Then I began to discover Tarkovsky’s other works and I’ve experienced a paradigm shift. I still admire the film greatly, but I think that’s the thing: I admire ‘Solaris’ rather than like it. I prefer the immediacy of ‘Ivan’s Childhood’, the visceral intensity of ‘Andrei Rublev’, the poetic resonances of ‘Nostalgia’. ‘Solaris’ – brilliant as it is in many ways – is bloody hard work; as hard as ‘Stalker’ with its bleakly earned small moment of hope at the very end; as hard as ‘The Sacrifice’ with its Bergmanesque spiritual debate.
Tarkovsky’s first draft screenplay set much of the narrative on earth, with only the last third taking place on the space station. I think I’d have been happier watching this version. As well realised as the space station is (it’s typically Soviet: utilitarian, characterless and slightly weathered), it’s a bland backdrop to the dark drama being played out. The scenes on Kelvin’s father’s estate contain moments as achingly poetic as anything Tarkovsky achieved. The contrast, then, is brutally evident when the scene shifts to the space station and the visual beauty of the film drains away, no matter that Tarkovsky tries to retain a sense of aesthetics with occasional flashbacks to Kelvin’s childhood (images of earth, water and fire abound: Tarkovsky summons metaphors for life even as Kelvin soul-searches in the sterile confines of the space station) and reproductions of the old masters on the walls of Snaut’s library.
The other thing that troubles me is admittedly a personal issue. My relationship with my father has been a turbulent one that eventually resulted in estrangement. Conversely, my relationship with my wife has been every bit as loving and intimate as my relationship with my parents wasn’t. I won’t labour the context any further – this blog may be called The Agitation of the Mind, but that’s a still from Herzog under the title, not a psychiatrist’s couch – suffice it to say that this colours my perception of the final scene:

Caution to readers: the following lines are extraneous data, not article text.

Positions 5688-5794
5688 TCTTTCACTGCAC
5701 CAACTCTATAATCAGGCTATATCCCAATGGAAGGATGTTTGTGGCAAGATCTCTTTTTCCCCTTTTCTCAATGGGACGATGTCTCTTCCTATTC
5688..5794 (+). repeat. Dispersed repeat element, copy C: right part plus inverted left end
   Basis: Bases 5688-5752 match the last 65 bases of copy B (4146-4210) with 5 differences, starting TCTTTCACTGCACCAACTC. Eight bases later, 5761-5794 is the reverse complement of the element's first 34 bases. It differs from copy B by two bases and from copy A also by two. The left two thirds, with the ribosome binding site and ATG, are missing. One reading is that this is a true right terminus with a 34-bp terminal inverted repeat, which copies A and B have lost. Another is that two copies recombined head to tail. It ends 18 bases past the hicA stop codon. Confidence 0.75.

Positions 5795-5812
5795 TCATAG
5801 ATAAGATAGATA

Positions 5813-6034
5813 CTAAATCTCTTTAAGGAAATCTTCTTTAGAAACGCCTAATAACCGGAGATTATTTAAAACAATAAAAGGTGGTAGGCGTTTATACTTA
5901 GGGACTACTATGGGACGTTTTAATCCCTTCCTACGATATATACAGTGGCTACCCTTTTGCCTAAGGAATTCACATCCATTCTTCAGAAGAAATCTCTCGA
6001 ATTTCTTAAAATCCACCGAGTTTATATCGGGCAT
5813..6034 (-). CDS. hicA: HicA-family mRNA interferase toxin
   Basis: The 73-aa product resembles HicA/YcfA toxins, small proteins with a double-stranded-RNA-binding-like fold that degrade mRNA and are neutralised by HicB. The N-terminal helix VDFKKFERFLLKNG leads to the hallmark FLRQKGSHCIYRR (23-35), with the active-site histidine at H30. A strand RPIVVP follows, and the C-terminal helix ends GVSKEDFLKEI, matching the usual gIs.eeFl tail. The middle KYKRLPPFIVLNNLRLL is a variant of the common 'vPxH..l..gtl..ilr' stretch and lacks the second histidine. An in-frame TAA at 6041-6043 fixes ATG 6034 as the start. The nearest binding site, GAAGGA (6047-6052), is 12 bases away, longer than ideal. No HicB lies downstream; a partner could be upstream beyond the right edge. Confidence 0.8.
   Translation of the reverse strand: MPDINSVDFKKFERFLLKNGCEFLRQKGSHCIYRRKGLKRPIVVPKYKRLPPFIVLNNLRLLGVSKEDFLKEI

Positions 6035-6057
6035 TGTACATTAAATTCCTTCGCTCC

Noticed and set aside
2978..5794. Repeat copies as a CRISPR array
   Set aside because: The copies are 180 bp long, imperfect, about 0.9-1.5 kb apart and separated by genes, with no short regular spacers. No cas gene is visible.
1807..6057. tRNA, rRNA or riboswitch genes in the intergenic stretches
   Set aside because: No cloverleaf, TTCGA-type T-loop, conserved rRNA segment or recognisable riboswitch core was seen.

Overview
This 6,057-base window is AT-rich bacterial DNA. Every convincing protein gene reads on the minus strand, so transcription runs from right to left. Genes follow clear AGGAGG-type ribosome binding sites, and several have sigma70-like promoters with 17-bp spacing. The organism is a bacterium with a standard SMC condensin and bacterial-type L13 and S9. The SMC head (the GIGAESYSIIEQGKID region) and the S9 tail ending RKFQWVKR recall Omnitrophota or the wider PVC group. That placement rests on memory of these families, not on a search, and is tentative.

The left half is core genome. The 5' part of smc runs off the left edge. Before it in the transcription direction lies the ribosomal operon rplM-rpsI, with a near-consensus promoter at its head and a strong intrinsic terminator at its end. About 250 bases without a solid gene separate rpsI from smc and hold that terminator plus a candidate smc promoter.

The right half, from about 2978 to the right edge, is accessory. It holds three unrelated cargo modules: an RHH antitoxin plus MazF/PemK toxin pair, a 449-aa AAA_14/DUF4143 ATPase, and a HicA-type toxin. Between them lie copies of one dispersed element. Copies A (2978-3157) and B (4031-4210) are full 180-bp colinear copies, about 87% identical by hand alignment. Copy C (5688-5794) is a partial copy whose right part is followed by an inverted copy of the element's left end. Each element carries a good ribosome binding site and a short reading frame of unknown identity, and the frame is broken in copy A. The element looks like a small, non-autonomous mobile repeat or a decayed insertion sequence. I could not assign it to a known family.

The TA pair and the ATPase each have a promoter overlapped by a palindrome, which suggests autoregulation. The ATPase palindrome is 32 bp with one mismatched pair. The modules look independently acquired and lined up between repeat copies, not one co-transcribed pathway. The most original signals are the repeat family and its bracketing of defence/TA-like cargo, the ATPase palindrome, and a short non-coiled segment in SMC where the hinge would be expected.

Sartorius, convinced the ocean dominating the surface of Solaris is a sentient being responsible for creating the "visitors", devises a scheme to transmit the thought patterns of one of the crew members (he "volunteers" Kelvin) to the ocean in an attempt to communicate. The experiment succeeds. The "visitors" disappear. Sartorius reports, however, that islands are starting to appear in the ocean. Kelvin reappears in the woodland surrounding his father’s estate. He approaches the house and peers through a window. He sees his father moving around inside, but something is "off" about the scene. Rain is falling, but the rain is inside the house. Moreover, his father seems impervious to it. Eventually his father comes to the door and Kelvin falls to his knees before him.
The camera pulls back as mist drifts above the house, across the woodland. The estate is revealed to be one of the islands on the surface of Solaris. Solaris has created, from Kelvin’s thought patterns, the thing he wants most in the world.
Personally, I'd have thought Kelvin would have more business seeking his wife’s forgiveness than his father’s.